# Prove that $f(H)=\{y\in G∶y=f(x)\text{ for some }x\in H\}\le G.$

Let $$f∶ K \rightarrow G$$ be an isomorphism of groups and Suppose $$H$$ is a subgroup of $$K.$$

So, I will do the subgroup test. Show its nonempty and that $$ab^{-1} \in f(H).$$ Maybe let $$a \in f(H),$$ then $$a=f(x)$$ for some $$x\in H$$ and $$b \in f(H),$$ then $$b=f(t)$$ for some $$t \in H.$$ Is that right? If so then : $$ab^{-1}= f(x)f(t)^{-1}$$, and since $$f$$ is a homomorphism, $$f(x)f(t^{-1})$$. But I can't figure out the next step if this is what I should be doing. I have thoughts that since they are groups that the inverses are elements too, so $$f(t^{-1})$$ is also in $$f(H)$$? Hm...not too sure.

• $f(x)f(t^{-1}) = f(xt^{-1})$ Apr 17, 2020 at 22:11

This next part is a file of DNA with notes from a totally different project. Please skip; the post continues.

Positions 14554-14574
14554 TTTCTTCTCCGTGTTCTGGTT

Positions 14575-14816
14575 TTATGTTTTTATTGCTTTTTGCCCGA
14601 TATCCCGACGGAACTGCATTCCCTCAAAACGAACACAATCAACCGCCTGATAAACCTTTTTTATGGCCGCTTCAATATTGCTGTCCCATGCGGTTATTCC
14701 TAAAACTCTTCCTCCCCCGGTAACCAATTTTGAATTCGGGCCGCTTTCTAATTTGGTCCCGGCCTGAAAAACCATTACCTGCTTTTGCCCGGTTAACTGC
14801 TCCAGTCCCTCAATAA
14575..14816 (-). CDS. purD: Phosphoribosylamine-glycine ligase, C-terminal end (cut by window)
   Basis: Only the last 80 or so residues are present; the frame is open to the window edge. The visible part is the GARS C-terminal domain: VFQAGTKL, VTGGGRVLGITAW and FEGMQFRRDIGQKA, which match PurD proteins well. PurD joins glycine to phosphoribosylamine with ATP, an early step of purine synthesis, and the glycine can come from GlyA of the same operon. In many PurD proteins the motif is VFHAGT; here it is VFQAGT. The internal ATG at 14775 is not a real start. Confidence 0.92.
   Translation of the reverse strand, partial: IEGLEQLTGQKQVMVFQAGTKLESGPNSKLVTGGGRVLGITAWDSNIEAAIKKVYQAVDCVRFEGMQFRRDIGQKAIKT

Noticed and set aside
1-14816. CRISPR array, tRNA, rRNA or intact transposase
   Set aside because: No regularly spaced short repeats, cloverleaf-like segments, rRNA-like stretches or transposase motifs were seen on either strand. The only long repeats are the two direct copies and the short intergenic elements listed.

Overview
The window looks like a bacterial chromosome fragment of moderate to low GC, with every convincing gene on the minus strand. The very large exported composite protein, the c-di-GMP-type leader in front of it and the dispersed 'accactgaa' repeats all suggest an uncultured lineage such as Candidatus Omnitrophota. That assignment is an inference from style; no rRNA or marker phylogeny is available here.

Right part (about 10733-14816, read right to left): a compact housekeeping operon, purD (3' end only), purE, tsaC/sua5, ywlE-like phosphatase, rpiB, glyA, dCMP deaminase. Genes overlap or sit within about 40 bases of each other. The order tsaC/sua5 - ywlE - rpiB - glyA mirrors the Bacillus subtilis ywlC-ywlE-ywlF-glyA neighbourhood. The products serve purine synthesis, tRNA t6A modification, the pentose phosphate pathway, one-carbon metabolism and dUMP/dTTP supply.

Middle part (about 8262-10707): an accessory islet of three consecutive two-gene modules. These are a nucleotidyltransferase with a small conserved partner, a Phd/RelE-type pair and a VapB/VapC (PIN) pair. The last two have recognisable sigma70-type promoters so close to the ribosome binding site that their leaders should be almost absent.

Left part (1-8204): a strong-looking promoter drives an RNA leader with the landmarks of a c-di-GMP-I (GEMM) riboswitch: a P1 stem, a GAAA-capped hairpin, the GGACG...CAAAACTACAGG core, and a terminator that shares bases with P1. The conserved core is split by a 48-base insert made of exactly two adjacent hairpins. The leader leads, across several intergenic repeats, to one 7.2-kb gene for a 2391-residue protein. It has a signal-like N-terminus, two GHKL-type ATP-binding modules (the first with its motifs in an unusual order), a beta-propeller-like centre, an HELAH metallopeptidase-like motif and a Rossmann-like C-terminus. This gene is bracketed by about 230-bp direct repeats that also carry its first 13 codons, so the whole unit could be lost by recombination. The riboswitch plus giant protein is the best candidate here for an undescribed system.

• You are almost there: $f(x)f(t)^{-1}=f(x)f(t^{-1})=f(xt^{-1})$. Now, as $x, t\in H$ and $H$ is a subgroup, then $xt^{-1}\in H$ and so $f(xt^{-1})\in f(H)$... Apr 17, 2020 at 22:12
• Ahhhh yes using the homomorphism properties again. Thanks @Riccardo Allegrone Apr 17, 2020 at 22:23
• and @Stinking Bishop, thank you! Apr 17, 2020 at 22:23
• Note that $f(e_K)\in H$ since $f$ is an isomorphism (and hence an injective homomorphism), so $f(H)\neq \varnothing$. Apr 17, 2020 at 22:54

You are almost there: $$f(x)f(t)^{−1}=f(x)f(t^{−1})=f(xt^{−1})$$. Now, as $$x,t∈H$$ and $$H$$ is a subgroup, then $$xt^{−1}\in H$$ and so $$f(xt^{−1})\in f(H)$$.
Note that all you need is $$f$$ to be a group homomorphism, as the injectivity and surjectivity of $$f$$ (as a map with codomain $$G$$!) don't play any role in proving the claim. In fact, $$e_K\in H$$ and $$f(e_K)=e_G$$, so $$f(H)\ne\emptyset$$. The rest is okay as you (almost) did and the other answer has completed.